A welcoming, beautiful, and simply inviting school yard seems to have been so overlooked that we have been blinded to the reality an unkempt campus perpetuates. What you see on the outside of a school is ultimately the first reflection of what you will find on the inside. Maybe you can't judge a book by its cover, but with the deteriorated appearance of so many schools, the jury is out: these places need help. When students and teachers arrive at a place to learn that is run-down, overgrown, and swelling to the masses with landscape architecture that resembles more of a vacant parking lot than a place of learning, achievement, and opportunity, an immediate success is obvious when we transform it from being an eyesore to easy on the eyes. So far the standard approach is either that this costs too much money or that it really doesn't matter how places look on the outside, so long as the test scores are up ... but the fact of the matter is that the places where test scores aren't up and learning and student performance are down ... well, you get the picture and it's not pretty. Mecklenburg County's Adopt-a-Stream and Charlotte's Adopt-a-City Street are both wildly successful programs at picking up litter off the sides of roads and in streams - keeping our area beautiful. Our schools are desperately reaching out to the community: "Please give us a helping hand!" Implementing programs designed to not only remove trash and garbage from school grounds, but transform them into growing and vibrant school yards will work tiny miracles because it's all part of the puzzle. And when we understand how significant each piece of the puzzle is and where it fits, only then can we assemble it in its entirety. Making schools beautiful will have an immediate visual impact. We can carry this beautification beyond the community of folks, businesses, and civic organizations who participate and include students themselves! Planting a tree might never make it to the core curriculum, but it will go a long way to actually showing students how to make a positive impact, and decades later when the mighty oak from a tiny acorn has grown, our grown children will benefit in ways immeasurable from knowing it was their own two hands that planted that tree and sowed the seeds of change.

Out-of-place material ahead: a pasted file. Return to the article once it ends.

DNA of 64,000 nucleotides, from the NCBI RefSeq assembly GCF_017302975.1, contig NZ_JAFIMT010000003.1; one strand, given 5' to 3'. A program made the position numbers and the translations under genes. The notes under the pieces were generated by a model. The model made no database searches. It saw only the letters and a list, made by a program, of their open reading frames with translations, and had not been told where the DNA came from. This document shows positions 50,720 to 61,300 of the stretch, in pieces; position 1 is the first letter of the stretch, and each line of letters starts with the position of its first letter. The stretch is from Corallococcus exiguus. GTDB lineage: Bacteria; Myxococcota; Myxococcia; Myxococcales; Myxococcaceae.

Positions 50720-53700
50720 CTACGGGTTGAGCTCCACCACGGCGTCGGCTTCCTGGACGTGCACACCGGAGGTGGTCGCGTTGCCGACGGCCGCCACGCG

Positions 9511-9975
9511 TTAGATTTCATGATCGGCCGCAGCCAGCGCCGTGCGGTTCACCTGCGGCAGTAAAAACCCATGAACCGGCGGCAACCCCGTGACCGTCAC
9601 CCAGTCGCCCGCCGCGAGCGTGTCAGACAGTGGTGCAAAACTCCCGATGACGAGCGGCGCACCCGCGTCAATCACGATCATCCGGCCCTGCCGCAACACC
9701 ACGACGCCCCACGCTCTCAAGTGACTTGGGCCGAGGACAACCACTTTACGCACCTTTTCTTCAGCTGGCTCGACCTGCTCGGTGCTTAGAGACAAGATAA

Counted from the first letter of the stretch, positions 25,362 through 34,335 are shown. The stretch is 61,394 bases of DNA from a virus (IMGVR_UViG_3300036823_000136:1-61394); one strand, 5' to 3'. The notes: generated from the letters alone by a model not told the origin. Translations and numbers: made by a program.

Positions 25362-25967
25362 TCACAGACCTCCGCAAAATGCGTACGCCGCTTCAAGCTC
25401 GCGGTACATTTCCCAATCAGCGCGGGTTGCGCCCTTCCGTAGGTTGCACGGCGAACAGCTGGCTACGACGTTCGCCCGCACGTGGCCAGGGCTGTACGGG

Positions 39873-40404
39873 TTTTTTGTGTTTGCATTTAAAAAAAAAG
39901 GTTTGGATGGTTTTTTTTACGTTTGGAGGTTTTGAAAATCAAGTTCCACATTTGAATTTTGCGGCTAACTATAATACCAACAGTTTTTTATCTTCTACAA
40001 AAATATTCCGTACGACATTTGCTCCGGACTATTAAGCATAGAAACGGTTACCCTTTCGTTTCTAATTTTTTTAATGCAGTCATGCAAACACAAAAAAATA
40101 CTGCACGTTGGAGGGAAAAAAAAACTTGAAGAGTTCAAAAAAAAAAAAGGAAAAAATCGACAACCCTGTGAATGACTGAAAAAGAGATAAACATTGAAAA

When I was a sixth grader at Piedmont Middle School in 1990, my ninth grade brother did a science fair project on "The Greenhouse Effect." Three decades later, I can only imagine how many middle school students do projects pertaining to climate change! What began as knowledge within the scientific community, slowly began spreading - but it was always so far off in the future ... maybe by the year 2100 we would see the effects. Today, it is a known fact: climate change has arrived and it is a tremendous problem and only getting worse. Leaders of today blame their own ineptitude and obstruction on foreign countries. "We shouldn't have to do something because the rest of the world isn't doing anything." They pass the buck on our future, while their campaigns and the special interests they represent reap the rewards of inaction: profiteering at the expense of ... the planet. Then there's the gross negligence concept: "Well, it's here, so instead of investing in ways to reduce our carbon footprint, we should instead invest in ways to engineer our cities for tomorrow." While the debate may rage on among folks who like to hear themselves talk, few are doing little more - and the rest of us wonder why nothing's being done. Fortunately for CMS, it has the power and authority - plus the moral imperative - to transform every aspect of its operations and maintenance and reduce its carbon footprint, and be the solution. As a Board Member, I will advocate and push forward with reliable and economically feasible solutions to show our children - future generations - that we as adults lead by example ... that we are not just teaching them climate change is a problem, but we are showing them we are working on a solution. Yes, indeed, the current climate of doing nothing at the school board to be the solution will change when you vote for me.